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Why Not Be An Optimist?

“Let’s dig into the fresh bucket of optimism and if we fail we fail.” - Casey Jennings Optimism has been […]
By
Wendy Jones
December 20, 2018

“Let’s dig into the fresh bucket of optimism and if we fail we fail.” - Casey Jennings

Optimism has been mentioned in every podcast I have listened to lately. Whether it’s Bobbi Brown on Finding Mastery, Kai-Fu Lee on Impact Theory, or Casey Jennings on The Net Live, it seems the world is in need of an optimistic lens. In the first few pages of pro beach volleyball player Travis Mewhirter’s new book, We Were Kings, he too talks about the benefit of optimism in sports and life. It is even the message in my younger kids flag ceremony at school today. 

There is joy in being an optimist, but to remain one throughout life’s ups and downs, or to transform our outlook to become an optimist, our days must be grounded in discipline and hard work. That’s not to say you can’t enjoy yourself, or even take a day off once in awhile, but on the whole, we must define and honor our unique process. The process is what sets real optimism (which some like to call realism, I disagree) apart from just wearing rose colored glasses and believing that everything will just “work out” no matter what.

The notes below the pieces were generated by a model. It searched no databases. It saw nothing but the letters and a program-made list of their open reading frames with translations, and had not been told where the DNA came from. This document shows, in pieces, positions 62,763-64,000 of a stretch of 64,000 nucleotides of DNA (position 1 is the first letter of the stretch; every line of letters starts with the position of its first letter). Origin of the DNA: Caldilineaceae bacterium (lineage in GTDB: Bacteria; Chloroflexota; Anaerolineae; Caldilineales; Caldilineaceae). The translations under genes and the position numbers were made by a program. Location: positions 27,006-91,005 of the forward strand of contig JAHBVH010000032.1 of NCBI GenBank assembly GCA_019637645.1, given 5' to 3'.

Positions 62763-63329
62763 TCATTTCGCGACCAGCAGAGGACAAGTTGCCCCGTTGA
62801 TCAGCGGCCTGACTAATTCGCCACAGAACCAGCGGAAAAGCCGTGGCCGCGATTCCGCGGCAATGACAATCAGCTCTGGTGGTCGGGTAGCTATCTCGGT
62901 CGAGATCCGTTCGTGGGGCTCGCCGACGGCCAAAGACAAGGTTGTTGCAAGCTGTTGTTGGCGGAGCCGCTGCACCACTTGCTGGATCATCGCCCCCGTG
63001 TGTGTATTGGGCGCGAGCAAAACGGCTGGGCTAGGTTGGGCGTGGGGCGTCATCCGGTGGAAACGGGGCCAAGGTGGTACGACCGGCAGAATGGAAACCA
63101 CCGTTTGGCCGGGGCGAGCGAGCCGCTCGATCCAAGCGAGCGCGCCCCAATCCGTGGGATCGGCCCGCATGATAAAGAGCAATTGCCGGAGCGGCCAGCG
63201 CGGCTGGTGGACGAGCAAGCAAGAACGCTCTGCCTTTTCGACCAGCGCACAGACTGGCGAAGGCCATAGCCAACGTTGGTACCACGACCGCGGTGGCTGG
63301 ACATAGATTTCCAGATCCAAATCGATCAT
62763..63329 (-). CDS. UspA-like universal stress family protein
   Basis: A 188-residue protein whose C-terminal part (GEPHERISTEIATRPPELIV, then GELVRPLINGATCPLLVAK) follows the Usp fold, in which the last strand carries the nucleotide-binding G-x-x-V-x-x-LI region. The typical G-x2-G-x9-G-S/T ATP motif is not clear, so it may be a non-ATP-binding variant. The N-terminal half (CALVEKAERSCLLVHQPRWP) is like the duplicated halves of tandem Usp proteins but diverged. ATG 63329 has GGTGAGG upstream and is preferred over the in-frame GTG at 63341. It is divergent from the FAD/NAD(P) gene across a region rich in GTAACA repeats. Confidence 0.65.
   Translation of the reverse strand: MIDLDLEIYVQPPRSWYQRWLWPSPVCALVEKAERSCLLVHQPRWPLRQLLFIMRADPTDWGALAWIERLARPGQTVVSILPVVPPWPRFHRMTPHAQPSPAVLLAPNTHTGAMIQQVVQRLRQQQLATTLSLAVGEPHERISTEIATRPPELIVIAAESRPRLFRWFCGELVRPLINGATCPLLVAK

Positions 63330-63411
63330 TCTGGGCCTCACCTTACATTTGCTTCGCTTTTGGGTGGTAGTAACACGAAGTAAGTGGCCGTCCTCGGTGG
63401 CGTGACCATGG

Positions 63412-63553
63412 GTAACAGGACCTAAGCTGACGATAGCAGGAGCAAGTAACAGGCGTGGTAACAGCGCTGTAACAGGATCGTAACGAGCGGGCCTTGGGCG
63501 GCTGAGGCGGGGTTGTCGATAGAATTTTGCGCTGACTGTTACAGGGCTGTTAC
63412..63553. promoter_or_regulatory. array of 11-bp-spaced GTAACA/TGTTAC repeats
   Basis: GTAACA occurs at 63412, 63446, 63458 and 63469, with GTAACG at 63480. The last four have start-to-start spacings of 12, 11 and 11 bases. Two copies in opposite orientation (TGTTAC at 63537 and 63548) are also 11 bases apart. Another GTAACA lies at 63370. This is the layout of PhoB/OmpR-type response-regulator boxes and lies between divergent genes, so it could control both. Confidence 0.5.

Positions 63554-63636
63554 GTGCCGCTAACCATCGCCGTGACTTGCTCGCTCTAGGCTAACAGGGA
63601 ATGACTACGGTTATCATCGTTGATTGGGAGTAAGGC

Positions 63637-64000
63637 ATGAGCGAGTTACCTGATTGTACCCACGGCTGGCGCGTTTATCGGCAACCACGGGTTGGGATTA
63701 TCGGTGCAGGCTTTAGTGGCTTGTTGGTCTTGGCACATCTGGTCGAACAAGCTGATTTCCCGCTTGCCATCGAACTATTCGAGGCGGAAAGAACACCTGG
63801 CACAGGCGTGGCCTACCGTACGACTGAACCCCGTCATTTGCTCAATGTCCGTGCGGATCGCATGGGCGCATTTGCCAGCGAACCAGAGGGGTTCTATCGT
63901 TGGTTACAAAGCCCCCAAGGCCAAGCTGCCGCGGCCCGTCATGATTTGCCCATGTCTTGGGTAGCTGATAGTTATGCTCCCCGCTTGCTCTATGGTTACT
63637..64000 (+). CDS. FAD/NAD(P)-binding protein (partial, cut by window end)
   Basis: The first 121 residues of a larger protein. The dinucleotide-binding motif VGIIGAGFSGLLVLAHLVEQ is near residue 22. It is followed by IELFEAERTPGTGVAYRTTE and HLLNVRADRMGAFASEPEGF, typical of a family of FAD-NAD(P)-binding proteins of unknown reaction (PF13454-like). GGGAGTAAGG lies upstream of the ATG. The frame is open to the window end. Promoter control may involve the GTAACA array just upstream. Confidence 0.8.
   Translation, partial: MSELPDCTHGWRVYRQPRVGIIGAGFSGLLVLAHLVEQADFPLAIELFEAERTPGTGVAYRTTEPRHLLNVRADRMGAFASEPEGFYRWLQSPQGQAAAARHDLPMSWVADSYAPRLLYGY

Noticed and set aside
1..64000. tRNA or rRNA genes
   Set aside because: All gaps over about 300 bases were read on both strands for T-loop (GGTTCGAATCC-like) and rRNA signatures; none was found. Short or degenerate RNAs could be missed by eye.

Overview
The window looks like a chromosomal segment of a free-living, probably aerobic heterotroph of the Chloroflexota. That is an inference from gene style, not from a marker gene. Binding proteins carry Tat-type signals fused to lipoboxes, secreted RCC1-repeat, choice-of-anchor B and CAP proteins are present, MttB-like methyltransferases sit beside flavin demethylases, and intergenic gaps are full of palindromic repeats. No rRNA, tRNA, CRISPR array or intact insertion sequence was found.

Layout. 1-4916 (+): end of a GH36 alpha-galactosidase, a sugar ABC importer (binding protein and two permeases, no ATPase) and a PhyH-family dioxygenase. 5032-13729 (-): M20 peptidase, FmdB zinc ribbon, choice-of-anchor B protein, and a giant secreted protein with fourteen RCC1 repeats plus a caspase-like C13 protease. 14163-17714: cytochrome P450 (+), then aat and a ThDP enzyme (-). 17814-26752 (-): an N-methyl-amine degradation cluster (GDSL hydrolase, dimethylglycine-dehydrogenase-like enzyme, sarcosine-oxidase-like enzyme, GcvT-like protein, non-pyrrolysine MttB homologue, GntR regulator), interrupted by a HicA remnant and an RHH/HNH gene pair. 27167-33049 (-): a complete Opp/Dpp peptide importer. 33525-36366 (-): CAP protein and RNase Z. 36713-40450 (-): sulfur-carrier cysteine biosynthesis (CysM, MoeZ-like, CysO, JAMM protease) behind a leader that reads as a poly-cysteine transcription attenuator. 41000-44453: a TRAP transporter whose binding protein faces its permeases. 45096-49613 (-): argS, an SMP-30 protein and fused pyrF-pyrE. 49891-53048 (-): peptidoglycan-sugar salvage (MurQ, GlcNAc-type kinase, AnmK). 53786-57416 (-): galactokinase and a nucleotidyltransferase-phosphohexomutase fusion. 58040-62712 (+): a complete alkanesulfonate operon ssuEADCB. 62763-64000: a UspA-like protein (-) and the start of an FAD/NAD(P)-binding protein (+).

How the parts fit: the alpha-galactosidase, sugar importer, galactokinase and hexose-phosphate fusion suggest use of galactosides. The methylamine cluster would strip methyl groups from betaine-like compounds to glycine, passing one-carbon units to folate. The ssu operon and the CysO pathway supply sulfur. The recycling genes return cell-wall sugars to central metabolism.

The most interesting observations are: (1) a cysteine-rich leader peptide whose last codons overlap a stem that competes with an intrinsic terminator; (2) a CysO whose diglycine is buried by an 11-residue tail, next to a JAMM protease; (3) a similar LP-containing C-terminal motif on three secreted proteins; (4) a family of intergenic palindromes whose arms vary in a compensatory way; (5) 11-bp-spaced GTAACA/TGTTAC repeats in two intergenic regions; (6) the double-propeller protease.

In my kitchen last night sat my daughter, less than one year out from being a college beach volleyball player, chatting with her friend, home on break, who is a current college beach athlete. In walks my son from practice, who, despite his effort and love for the indoor game, told his sister, “you guys are so lucky to have the beach opportunities you do, I love playing beach, it’s so fun.” I can’t help but wonder if part of the joy of beach for him is that it sits far away from the pressure of recruiting and grades and rosters that may or may not have your name on them. All of these things make us tougher and are part of what we learn as athletes when we rise through the ranks of our sport. Most athletes don’t forget the day they learned that there is someone out there better than them, whether that’s in 8th grade, at the Olympics, or somewhere in between. It’s real, we learn it, hopefully work harder, and move on. But real joy and love for any game is intoxicating and sits far apart from medals, accolades, recruiting, and the pressure that I see so many young athletes experience. I say that, and this is not negative self talk, because I have gained so much joy from sport, and don’t have any major accolades to speak of. I’ve learned so much about myself when I’m trying to race to the wall and want to take one more breath, but don’t. The adrenaline I get from a good block or kill, the conversations that happen in between races and games uncover some of the best, tough minded, dig deep realizations; I’ve discovered all of this without having even a dollar on the line. Now I’m 44, past my prime, but far from giving up what i love to do. Play volleyball, swim, do yoga, be active. Endorphins lead to optimism too.